SitNews - Stories in the News - Ketchikan, Alaska

‘Brave Beginnings’ Grant Will Aid Premature Babies


May 29, 2018
Tuesday PM

(SitNews) Ketchikan, Alaska - In Southern Southeast Alaska, babies born prematurely, which is more than three weeks before the estimated due date, sometimes must be medevaced for life-saving care to hospitals with a Neonatal Intensive Care Unit (NICU). The nearest NICU is in Seattle, 680 miles away.

Davies-Barry Insurance - Ketchikan, Alaska

PeaceHealth Ketchikan Medical Center - Ketchikan, Alaska

By early summer, premature babies born at Ketchikan Medical Center will have better chance to stay home for care with the addition of technology funded by a grant from Brave Beginnings, a program developed out of the Will Rogers Institute.

In April, Brave Beginnings awarded $27,457.00 to New Beginnings for two Neonatal Cardiac Monitors and a Vein Viewer.

The Ketchikan Medical Center (KMC) New Beginnings Birthing Center cared for 177 births last year. Twelve of those babies were medevaced for additional medical support.

Sarah Cook RN is the Manager of New Beginnings, “As a result of this funding, we will be able to locate one cardiac monitor in the nursery and one monitor in the operating room for C-section births. These machines allow providers to accurately monitor the baby's heart rate and rhythm and help providers visualize and identify possible blood flow and cardiac related problems or issues.

“The vein finder will help nurses when placing an IV or drawing labs in babies. The Vein Viewer illuminates the tiny veins so they are easily visualized. This will decrease the amount of sticks or pokes the baby will receive.”

Ketchikan Medical Center has the only OB/GYN physicians in the region it serves - a catchment area that includes Prince of Wales Island, Wrangell, Petersburg, Metlakatla, and other villages in Southern Southeast. The closest same level of care is in Juneau, 300 miles away.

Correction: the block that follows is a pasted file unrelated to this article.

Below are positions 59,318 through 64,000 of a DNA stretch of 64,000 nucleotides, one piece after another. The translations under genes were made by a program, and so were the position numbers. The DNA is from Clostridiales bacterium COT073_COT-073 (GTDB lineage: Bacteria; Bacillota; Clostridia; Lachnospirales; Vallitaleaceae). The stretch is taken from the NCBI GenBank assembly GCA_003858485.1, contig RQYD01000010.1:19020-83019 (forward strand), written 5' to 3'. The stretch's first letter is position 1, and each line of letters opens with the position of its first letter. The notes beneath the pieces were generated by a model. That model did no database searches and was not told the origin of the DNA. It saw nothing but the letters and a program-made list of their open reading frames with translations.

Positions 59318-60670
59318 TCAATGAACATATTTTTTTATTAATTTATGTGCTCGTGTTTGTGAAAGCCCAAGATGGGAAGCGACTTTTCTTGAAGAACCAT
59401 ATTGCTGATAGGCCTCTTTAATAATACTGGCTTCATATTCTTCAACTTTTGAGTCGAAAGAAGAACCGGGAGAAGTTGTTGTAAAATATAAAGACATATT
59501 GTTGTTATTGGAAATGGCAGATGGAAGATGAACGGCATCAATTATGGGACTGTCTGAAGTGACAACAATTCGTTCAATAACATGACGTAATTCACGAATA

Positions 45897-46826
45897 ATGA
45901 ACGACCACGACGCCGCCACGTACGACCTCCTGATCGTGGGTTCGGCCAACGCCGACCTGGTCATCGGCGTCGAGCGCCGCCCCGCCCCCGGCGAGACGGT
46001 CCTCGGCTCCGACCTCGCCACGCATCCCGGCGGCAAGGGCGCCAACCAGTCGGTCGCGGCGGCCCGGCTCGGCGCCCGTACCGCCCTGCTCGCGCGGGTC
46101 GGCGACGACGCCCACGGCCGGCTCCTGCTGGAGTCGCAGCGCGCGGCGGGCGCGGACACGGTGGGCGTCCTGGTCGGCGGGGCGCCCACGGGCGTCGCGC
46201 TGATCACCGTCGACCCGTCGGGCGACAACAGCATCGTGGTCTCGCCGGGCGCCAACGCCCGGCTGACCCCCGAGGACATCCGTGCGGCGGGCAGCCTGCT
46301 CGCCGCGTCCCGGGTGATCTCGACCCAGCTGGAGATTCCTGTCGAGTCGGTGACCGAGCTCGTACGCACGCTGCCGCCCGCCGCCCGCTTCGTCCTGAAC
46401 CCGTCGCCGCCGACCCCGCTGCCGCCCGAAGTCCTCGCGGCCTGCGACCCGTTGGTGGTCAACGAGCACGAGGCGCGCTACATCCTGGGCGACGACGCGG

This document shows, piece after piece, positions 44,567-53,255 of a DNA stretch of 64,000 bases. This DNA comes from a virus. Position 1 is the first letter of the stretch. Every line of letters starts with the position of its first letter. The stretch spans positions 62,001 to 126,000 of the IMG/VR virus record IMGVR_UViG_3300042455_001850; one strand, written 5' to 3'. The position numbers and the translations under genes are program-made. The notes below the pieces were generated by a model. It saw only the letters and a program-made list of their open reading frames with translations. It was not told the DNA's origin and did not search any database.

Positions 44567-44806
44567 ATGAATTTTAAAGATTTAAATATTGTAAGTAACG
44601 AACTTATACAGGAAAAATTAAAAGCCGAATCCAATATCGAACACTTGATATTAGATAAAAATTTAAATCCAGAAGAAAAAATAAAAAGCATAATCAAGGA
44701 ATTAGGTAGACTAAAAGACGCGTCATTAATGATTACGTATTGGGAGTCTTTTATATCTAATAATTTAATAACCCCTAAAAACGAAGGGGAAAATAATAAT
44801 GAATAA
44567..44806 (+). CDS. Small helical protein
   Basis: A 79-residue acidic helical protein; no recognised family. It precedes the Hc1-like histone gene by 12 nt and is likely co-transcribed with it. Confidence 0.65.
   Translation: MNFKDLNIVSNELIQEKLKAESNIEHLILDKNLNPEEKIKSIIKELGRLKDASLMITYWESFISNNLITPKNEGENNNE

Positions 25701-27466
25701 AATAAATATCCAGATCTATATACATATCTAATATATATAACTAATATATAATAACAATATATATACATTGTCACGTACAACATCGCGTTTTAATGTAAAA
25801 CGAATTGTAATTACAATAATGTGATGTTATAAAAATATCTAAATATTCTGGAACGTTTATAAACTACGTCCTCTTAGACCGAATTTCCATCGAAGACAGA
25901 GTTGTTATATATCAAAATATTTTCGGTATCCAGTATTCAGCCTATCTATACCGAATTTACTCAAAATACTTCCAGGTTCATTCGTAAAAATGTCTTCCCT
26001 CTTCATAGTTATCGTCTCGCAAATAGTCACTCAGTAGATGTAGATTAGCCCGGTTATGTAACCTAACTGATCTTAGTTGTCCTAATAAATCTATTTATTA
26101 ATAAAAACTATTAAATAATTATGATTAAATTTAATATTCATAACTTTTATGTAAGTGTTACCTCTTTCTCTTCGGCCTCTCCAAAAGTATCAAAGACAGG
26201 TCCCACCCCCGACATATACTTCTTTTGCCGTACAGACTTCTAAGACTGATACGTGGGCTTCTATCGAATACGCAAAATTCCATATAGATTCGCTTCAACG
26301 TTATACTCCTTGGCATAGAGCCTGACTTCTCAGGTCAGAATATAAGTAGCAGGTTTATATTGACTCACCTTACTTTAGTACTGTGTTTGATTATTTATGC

Matt Eisenhower is the Director of the Ketchikan Medical Center Foundation, “we are grateful for the Will Roger’s Institute investment in our community. Providing medical care for some of the most fragile and vulnerable patients in rural Alaska is at the core of our mission.

“These vital pieces of medical equipment will go a long way to increasing the level of care offered to babies being born in Southeast AK.”

Brave Beginnings, a program of the Will Rogers Motion Picture Pioneers Foundation, provides grants for essential neonatal intensive care equipment like the cardiac monitors and vein viewers to hospitals nationwide. Since 2006, they have granted $7.5 million to nearly 200 hospitals.

The Will Rogers Motion Picture Pioneers Foundation has an interesting history. Founded in the 1930’s, following the death of Will Rogers in a plane crash in Barrow, Alaska, it’s original purpose was to help vaudevillians who needed treatment for tuberculosis. The Foundation now operates three programs: Brave Beginnings, the Will Rogers Institute that supports study of pulmonary disorders and provides pulmonary rehabilitation at academic and medical centers, and the Pioneers Assistance Fund that aids members of the motion picture industry who encounter an illness, injury, or life changing event.


On the Web:

Brave Beginnings


Editing by Mary Kauffman, SitNews


Source of News:

PeaceHealth Ketchikan Medical Center



Representations of fact and opinions in comments posted are solely those of the individual posters and do not represent the opinions of Sitnews.


Submit A Letter to SitNews

Contact the Editor

SitNews ©2018
Stories In The News
Ketchikan, Alaska

 Articles & photographs that appear in SitNews may be protected by copyright and may not be reprinted without written permission from and payment of any required fees to the proper sources.

E-mail your news & photos to

Photographers choosing to submit photographs for publication to SitNews are in doing so granting their permission for publication and for archiving. SitNews does not sell photographs. All requests for purchasing a photograph will be emailed to the photographer.